The Sex Difference Evangelists

Empathy Queens
Health and medicine explained.
July 2 2008 6:27 AM

The Sex Difference Evangelists

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Illustration by Deanna Staffo. Click to enlarge.

In an over-the-top riff on womanly feeling in her book on sex differences, psychiatrist Louann Brizendine introduces Sarah, an icon of female empathy: "Maneuvering like an F-15, Sarah's female brain is a high-performance emotion machine—geared to tracking, moment by moment, the nonverbal signals of the innermost feeling of others." In sussing out emotion, Sarah is "just doing what the female brain is expert at," Brizendine concludes.

Amanda Schaffer Amanda Schaffer

Amanda Schaffer is a science and medical columnist for Slate.

Amanda Schaffer and Emily Bazelon discuss the science of empathy.

(Watch yesterday's video here.)

This is a core tenet of sex-difference evangelism. In 2003, British psychologist Simon Baron-Cohen made the case that "The female brain is predominantly hard-wired for empathy." Brizendine has run with that assertion, and author and psychologist Susan Pinker has jumped on the F-15 bandwagon as well, arguing that women have a powerful "empathy advantage." Culture may modify or amplify it, but this edge, these authors claim, is rooted in innate difference.

Take a closer look and you find that indeed some studies, which ask men and women about empathy, find higher-on-average scores for women (albeit with plenty of overlap between the sexes). But other research complicates the picture. To claim that any differences are innate is to descend into a rabbit hole of partial, flickering findings on infants and twins, hormones, and neural mechanisms. Brizendine and Pinker tend to downplay the complications. This makes the case that women are innately more empathetic than men seem stronger than it really is.

The simplest way to gather data on empathy is to get men and women to fill out questionnaires. Baron-Cohen's asks respondents whether they agree or disagree with statements like "I can easily tell if someone else wants to enter a conversation"; "I really enjoy caring for other people"; "When I was a child, I enjoyed cutting up worms to see what would happen." Baron-Cohen finds that women give themselves higher marks for empathizing. Further evidence comes from work by psychologist Alan Feingold, whose cross-cultural research Pinker cites. In the 1990s, Feingold reported that women in countries including the United States, Canada, Poland, Russia, and Germany (but not China) scored higher on average than men on questionnaires designed to measure how tender-minded and nurturing people are.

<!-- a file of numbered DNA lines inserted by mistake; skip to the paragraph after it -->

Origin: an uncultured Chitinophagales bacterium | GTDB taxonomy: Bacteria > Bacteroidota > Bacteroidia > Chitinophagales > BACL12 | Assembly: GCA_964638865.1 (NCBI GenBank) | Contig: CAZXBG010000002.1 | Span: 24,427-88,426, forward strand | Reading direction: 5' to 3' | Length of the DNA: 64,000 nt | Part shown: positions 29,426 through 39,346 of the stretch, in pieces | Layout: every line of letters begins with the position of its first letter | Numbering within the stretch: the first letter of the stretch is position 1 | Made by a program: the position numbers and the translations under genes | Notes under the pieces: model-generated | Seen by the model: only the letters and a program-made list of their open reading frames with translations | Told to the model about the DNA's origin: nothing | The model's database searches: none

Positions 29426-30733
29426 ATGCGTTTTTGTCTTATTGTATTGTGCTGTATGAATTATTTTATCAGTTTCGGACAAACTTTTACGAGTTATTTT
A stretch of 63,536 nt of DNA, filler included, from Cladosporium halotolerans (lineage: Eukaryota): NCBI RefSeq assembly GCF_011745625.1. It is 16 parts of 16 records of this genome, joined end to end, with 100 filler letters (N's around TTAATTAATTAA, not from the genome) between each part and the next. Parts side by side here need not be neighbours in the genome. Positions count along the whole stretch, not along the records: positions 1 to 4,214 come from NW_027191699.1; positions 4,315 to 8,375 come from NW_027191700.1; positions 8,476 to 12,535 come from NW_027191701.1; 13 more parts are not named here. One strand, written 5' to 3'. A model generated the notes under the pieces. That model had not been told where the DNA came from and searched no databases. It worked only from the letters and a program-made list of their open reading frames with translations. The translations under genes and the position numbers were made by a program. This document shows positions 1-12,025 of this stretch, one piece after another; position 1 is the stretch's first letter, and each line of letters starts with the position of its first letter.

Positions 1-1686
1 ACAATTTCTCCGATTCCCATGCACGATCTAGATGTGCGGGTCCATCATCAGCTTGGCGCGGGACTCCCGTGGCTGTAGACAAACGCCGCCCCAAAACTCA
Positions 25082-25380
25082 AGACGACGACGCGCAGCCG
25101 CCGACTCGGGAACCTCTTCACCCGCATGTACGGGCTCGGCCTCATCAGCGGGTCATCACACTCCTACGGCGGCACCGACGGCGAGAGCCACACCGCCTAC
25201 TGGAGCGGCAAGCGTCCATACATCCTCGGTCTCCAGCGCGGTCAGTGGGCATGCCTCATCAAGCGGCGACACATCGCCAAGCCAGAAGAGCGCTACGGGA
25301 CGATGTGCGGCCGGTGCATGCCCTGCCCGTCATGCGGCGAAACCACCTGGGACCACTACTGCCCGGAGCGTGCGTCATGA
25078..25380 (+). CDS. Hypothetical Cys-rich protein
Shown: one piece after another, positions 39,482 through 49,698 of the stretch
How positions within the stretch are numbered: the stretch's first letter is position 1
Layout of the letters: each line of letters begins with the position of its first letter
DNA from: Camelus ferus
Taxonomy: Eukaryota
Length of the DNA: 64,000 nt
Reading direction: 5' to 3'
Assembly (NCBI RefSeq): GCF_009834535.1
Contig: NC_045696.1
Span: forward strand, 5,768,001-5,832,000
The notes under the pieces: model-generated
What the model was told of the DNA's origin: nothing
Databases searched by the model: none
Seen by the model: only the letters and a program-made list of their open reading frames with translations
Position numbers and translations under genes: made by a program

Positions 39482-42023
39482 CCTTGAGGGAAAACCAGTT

These studies get us only so far. Baron-Cohen calls the empathizing brain type E, or "the female brain," and contrasts it with systematizing brain type S, or "the male brain." But only 44 percent of women are type E—not even a majority. Which makes the labeling seem odd. When I asked him about this, Baron-Cohen admitted that he's thought twice about his male brain/female brain terminology, but he didn't disavow it.

What's most striking about Feingold's work, for its part, are the dates of the U.S. studies. When it comes to tender-mindedness, the largest differences between males and females come from work published between 1958 and 1962 and in 1968. The smallest differences appear in the most recent research listed, from 1985 and 1987. And the sex differences in the later studies are indeed small—the ones from 1987 are comparable to the difference in average height between 15- and 16-year-old girls.

Why did the gap narrow so dramatically? Feingold says that the later studies tended to omit items that were found to be " 'biased' against women." That might make comparisons among the studies tricky, but it also might mean that the recent numbers are more revealing. It's also worth noting that the male-female difference shrank over the very years in which second-wave feminism pushed for changes in traditional roles—and men began to spend more time with their children. Tender-mindedness, it would seem, is malleable.

Of course, what people say about themselves on questionnaires tells a limited story in any case. Psychologist Nancy Eisenberg made this point most dramatically in the 1980s, when she demonstrated that the empathy gap, which appeared in studies that relied on self-reporting, all but vanished when other measures like physiological responses or changes in facial expression were considered. Men and women differ in "how empathetic they would like to appear to others (and, perhaps, to themselves)," she wrote—and that's not the same thing as real underlying sex differences in empathy.

In the years since, the picture has only gotten cloudier. Some research finds associations between self-reporting and other measures, and other research suggests divergence, Eisenberg says. Other studies look at how well men and women discern emotion in photographs of faces or eyes. Sometimes they find a female advantage, and sometimes they don't, as Baron-Cohen told me.

But reading Brizendine and Pinker, you'd never know how muddled this literature is. And that's a problem, because the mess is central to the story.

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